That project has made the least progress. And the project’s backer, MSL Group, in Milford, did not file any of the required status reports, according to DEEP. 

The primary holdup appears to be a title dispute on the proposed construction site, a complication that existed at the time of the bid’s submission. 

Michael Licamele, owner of MSL Group, had a sales agreement to buy the land from the owner, a subsidiary of Putnam Bank, if his bid was accepted. The purchase price is $150,000. But that sale was subject to settlement of the title dispute, which still hadn’t been resolved when Licamele was reached by phone in May.  

“There’s a lien that the town has on the property that has to do with the previous owner,” he said. “It’s an argument over something that happened years ago. We’re waiting for them to get resolution.”

CHIP Fund’s bid proposal did not explicitly point out the title dispute, but a copy of the sales agreement included with the proposal noted that the property was subject to a mortgage held by the town in the original amount of $384,000. The bank was unaware of the mortgage when it acquired the property, the agreement said, but had filed a claim with its title insurance company to try and resolve the matter.

Calls and emails to several town officials were not returned.

Asked whether DEEP overlooked the title issue when it reviewed CHIP Fund’s bid, spokesman Will Healey said only that the agency “reviewed the bids based on the information provided and determined the selected bids met the minimum criteria.” 

On April 30, CHIP Fund filed a motion with the state Public Utilities Regulatory Authority to extend its required in-service date to June 30, 2021, citing the pandemic, which it said had “caused delays in the project’s funding closing, as well as its construction timeline due to supply chain problems…” 

Regulators granted the extension on July 16, saying it would be the last. A previous extension had been granted to December 31, 2020.

Contacted again last week, Licamele declined to comment further on the status of the project, but said he was “confident that we will be able to meet the revised deadline.”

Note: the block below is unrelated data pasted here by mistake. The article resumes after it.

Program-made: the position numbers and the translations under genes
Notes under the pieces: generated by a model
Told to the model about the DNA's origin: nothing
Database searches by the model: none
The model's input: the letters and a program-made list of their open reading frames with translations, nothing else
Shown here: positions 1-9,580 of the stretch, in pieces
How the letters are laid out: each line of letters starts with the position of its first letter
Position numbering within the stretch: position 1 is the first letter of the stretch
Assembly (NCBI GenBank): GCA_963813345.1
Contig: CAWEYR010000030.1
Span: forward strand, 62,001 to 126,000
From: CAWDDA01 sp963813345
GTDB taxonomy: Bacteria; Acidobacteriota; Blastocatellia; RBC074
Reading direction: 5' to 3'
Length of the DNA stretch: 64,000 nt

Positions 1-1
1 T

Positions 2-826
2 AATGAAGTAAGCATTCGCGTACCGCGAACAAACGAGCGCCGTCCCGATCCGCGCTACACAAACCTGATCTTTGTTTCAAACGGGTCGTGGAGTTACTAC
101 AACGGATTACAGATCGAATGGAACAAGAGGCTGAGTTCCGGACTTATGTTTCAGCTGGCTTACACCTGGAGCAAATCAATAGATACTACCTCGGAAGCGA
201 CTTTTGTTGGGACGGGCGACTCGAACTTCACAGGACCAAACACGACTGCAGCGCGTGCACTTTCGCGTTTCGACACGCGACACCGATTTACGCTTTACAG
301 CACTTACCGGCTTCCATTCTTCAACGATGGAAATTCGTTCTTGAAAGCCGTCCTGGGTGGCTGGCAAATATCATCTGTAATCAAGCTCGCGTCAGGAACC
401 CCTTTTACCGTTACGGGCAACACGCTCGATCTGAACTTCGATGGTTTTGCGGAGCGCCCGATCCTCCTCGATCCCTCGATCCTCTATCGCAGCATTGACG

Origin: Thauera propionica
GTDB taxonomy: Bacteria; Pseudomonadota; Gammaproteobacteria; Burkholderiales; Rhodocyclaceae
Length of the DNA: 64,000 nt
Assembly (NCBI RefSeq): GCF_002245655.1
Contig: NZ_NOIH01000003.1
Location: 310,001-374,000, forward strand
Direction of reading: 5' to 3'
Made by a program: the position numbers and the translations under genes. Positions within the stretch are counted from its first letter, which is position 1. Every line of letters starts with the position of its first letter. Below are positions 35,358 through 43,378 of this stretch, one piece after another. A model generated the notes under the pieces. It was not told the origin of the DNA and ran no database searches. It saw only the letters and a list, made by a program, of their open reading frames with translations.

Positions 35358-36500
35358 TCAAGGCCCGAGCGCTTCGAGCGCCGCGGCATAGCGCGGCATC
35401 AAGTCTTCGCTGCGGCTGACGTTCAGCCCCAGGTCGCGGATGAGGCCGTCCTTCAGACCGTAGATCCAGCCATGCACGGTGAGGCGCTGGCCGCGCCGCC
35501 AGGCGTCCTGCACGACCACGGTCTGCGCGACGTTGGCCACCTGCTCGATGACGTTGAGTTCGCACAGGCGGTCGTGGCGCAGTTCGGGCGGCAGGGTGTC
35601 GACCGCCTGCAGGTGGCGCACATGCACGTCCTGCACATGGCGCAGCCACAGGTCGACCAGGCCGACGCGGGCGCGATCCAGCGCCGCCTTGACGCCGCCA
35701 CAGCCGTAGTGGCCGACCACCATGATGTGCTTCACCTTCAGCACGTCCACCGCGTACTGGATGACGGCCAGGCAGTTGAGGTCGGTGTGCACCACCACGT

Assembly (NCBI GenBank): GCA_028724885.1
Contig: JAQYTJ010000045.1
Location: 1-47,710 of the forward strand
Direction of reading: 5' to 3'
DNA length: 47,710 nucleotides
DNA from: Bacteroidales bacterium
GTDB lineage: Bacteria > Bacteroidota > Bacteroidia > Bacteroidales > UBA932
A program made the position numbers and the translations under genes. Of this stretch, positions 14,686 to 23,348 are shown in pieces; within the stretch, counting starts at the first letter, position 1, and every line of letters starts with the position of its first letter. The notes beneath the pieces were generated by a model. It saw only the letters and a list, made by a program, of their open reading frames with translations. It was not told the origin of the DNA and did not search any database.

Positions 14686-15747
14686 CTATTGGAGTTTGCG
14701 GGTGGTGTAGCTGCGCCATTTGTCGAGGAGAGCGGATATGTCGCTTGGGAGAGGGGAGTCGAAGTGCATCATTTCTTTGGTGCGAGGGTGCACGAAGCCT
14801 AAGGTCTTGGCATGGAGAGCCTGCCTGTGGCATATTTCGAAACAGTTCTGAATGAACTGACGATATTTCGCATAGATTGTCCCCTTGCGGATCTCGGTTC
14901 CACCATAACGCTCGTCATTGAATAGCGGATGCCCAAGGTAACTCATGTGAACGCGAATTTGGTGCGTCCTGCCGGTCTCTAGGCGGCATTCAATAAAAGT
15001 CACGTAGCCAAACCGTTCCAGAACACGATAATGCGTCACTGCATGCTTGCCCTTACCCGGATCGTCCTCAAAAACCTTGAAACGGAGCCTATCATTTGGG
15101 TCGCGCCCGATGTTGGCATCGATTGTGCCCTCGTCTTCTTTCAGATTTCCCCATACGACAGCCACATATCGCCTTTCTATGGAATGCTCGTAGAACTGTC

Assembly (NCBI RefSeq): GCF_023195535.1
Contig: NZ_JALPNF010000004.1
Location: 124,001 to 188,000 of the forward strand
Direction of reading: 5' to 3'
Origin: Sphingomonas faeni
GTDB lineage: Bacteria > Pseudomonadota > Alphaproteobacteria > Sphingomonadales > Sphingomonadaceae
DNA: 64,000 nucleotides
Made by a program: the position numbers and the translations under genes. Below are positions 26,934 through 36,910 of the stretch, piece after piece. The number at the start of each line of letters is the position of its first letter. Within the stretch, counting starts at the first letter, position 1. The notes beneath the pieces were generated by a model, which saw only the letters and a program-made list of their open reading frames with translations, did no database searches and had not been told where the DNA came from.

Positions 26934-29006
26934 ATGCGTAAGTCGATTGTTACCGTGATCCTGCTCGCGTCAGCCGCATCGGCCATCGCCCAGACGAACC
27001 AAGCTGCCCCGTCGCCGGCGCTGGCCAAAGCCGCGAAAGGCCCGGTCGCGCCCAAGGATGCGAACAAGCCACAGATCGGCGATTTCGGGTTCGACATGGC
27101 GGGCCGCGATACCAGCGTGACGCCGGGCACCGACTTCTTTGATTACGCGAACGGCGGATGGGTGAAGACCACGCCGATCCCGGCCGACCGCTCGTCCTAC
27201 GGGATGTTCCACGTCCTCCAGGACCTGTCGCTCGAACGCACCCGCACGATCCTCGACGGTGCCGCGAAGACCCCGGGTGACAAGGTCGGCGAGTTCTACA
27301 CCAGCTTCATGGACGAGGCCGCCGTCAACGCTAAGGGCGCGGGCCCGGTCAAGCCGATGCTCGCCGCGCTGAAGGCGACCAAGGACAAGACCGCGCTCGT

The third project, in Shelton, was to be a 1.6 MW installation on 7.5 acres of a capped landfill owned by the Materials Innovation and Recycling Authority, a quasi-public agency. The project’s developer is USS Shelton Solar, a subsidiary of Minnesota-based US Solar. 

The bid proposal called for an operational date of September 30, 2019.

In a status report filed in June 2019, the developer said it was already behind schedule because DEEP had been “slow to respond” to their requests for the necessary approvals to access the site and perform geotechnical investigation. The delay had prevented them from finalizing project design, and moving ahead on permitting and an interconnection agreement, the report said. 

Last month, the developer received unanimous approval from the town’s Planning and Zoning Commission for what will now be a considerably smaller project: 975 kilowatts on 5.9 acres. 

Martin Mobley, chief executive officer of US Solar, said the project was downsized because “following extensive due diligence, we determined that certain portions of the site are not well suited for our solar project.”

Asked about the delay, Mobley said only that there were “greater site-related challenges than we had initially anticipated.” 

The project still needs a couple more approvals. Mobley declined to say when it would be operational. The developer also recently won approval to lease a former municipal landfill site in Torrington for a proposed 3MW shared solar facility.

Lisa is a longtime journalist and native New Englander based in Connecticut. She writes regularly about housing, development and business for the New York Times. Her work has also appeared in the Boston Globe,, Next City and many other publications. She is the author of "Snob Zones: Fear, Prejudice and Real Estate." Lisa covers New England.